So Jesus says responding to this question, “Who’s the greatest in the kingdom of heaven?” It’s a question related to status. It’s a question related to who’s the number one disciple?
So Jesus calls in this little child that’s obviously present, and it’s a small child. It’s not an infant. It’s a small child. You know, somebody who’s in their terrible twos or their awful threes, y’all know that? If you’ve been a parent you know that. I haven’t been a parent, but I still know that.
“Jesus called the little child to Him, set him in the midst of them …” This is going to be the object lesson. He’s going to be the visual training aid. And Jesus said, “Assuredly, I say to you, unless you are converted and become as little children, you will by no means enter the kingdom.”
So the first thing we need to address is this issue of what does it mean to enter the Kingdom?
Jesus uses this phrase several more times in Matthew, but so far in Matthew He’s used it in Matthew 5:20 and Matthew 7:21 in the Sermon on the Mount.
I spent a lot of time on that, and again in those verses in the Sermon on the Mount, who is Jesus addressing? Unbelievers or believers? He’s talking to His disciples. They’re already believers, so He’s not talking to them about how to get saved and avoid the Lake of Fire. He’s talking to them about spiritual growth and spiritual maturity, so they can experience the fullness of everything God has for them once the Kingdom comes, and that their righteousness there, talks about experiential righteousness, and the same thing is focused in Matthew 7:2.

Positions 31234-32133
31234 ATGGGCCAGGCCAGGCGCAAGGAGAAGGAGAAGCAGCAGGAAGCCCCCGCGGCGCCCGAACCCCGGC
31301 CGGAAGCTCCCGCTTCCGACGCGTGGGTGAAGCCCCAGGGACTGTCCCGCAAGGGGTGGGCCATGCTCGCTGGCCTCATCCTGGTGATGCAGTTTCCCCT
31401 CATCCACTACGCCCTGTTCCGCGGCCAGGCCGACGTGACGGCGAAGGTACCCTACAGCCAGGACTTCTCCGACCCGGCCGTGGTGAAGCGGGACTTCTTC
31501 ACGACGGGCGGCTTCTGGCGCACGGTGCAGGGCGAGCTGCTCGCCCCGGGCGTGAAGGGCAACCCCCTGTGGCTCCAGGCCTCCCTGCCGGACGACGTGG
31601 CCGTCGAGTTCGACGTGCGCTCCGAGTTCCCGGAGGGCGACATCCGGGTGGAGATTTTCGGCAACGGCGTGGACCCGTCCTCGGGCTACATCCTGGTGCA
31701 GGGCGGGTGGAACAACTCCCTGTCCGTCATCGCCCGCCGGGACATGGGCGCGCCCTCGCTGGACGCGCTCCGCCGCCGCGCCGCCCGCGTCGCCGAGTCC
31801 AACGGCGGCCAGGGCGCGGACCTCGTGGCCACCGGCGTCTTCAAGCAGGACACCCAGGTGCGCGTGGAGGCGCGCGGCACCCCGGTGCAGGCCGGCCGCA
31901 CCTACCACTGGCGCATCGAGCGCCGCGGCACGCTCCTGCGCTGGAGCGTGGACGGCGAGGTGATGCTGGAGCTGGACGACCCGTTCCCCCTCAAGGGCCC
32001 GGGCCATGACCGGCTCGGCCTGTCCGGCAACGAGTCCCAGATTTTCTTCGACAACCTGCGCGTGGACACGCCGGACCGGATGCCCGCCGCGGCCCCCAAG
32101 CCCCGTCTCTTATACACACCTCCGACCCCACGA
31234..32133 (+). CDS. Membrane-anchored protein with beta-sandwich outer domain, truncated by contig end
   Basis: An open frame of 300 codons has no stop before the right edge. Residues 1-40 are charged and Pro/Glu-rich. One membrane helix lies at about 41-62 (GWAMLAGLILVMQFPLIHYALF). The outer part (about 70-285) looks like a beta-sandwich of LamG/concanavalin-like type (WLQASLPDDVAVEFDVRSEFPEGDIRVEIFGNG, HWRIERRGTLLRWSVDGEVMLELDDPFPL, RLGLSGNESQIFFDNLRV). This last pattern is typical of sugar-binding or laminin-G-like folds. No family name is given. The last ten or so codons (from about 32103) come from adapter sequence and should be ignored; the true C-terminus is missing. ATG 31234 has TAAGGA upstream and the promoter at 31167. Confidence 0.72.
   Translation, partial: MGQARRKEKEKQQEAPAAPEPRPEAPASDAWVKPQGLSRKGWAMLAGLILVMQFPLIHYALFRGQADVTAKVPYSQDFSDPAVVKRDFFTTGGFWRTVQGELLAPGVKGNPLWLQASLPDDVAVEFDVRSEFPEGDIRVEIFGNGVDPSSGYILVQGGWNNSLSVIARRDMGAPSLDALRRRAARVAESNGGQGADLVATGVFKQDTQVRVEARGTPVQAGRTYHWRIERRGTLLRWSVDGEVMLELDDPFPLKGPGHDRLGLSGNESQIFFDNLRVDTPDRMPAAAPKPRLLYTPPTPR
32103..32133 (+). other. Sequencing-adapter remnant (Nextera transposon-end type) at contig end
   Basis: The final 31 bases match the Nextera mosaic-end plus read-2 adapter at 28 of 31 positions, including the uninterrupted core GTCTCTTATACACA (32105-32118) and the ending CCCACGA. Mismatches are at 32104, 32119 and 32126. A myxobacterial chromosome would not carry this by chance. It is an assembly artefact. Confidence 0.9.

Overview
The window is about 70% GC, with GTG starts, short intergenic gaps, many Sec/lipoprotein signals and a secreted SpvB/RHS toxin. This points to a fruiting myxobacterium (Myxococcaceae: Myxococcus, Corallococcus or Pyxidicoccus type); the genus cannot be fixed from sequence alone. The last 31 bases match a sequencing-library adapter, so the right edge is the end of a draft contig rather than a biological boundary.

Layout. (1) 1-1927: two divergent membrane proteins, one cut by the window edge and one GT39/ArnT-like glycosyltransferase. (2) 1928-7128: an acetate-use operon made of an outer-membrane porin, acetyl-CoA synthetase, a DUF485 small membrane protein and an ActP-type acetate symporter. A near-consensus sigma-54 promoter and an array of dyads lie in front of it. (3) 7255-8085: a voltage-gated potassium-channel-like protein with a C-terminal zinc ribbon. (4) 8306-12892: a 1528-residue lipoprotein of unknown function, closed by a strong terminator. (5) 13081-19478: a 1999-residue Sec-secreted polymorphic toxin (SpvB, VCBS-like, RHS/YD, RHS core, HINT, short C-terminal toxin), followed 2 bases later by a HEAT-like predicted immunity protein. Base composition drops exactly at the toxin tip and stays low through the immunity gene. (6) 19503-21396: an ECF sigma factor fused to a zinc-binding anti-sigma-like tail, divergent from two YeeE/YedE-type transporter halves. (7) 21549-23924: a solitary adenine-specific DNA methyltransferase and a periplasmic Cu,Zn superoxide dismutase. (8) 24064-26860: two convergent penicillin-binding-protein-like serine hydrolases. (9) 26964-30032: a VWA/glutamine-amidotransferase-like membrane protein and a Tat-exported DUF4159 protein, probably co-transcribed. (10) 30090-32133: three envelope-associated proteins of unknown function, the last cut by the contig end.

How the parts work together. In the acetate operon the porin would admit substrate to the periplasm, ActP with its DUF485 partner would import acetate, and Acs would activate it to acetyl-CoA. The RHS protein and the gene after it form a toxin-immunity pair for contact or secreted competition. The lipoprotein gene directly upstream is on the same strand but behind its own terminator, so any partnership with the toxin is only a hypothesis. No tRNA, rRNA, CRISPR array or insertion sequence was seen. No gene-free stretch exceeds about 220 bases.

That’s the focus here.
He’s talking about entering into the Kingdom. And He’s talking to believers, so He’s not talking about how to get justified. He’s talking about how a justified believer is going to enter into the fullness of the Kingdom. And what they’re supposed to do is to be converted.
Now what’s nice here is to understand that the context isn’t talking about how to get saved, but it’s talking about wrong thinking. It’s talking about the fact that they are arrogant. They’re in competition with one another as to who’s going to be the greatest in the Kingdom. The focus is on status and wrong behavior.
The verb that is used here is this word STREPHO, which simply means to turn or change course. And so the ESV, which is a fairly recent translation and the NET, correctly translates this as “unless you turn, unless you change course and become like children.”
See you’re already a believer, but you’re being disobedient. You’re giving in to your sin nature. You’re in arrogance, in competition, and you’re seeking personal power and approbation, and that’s all one.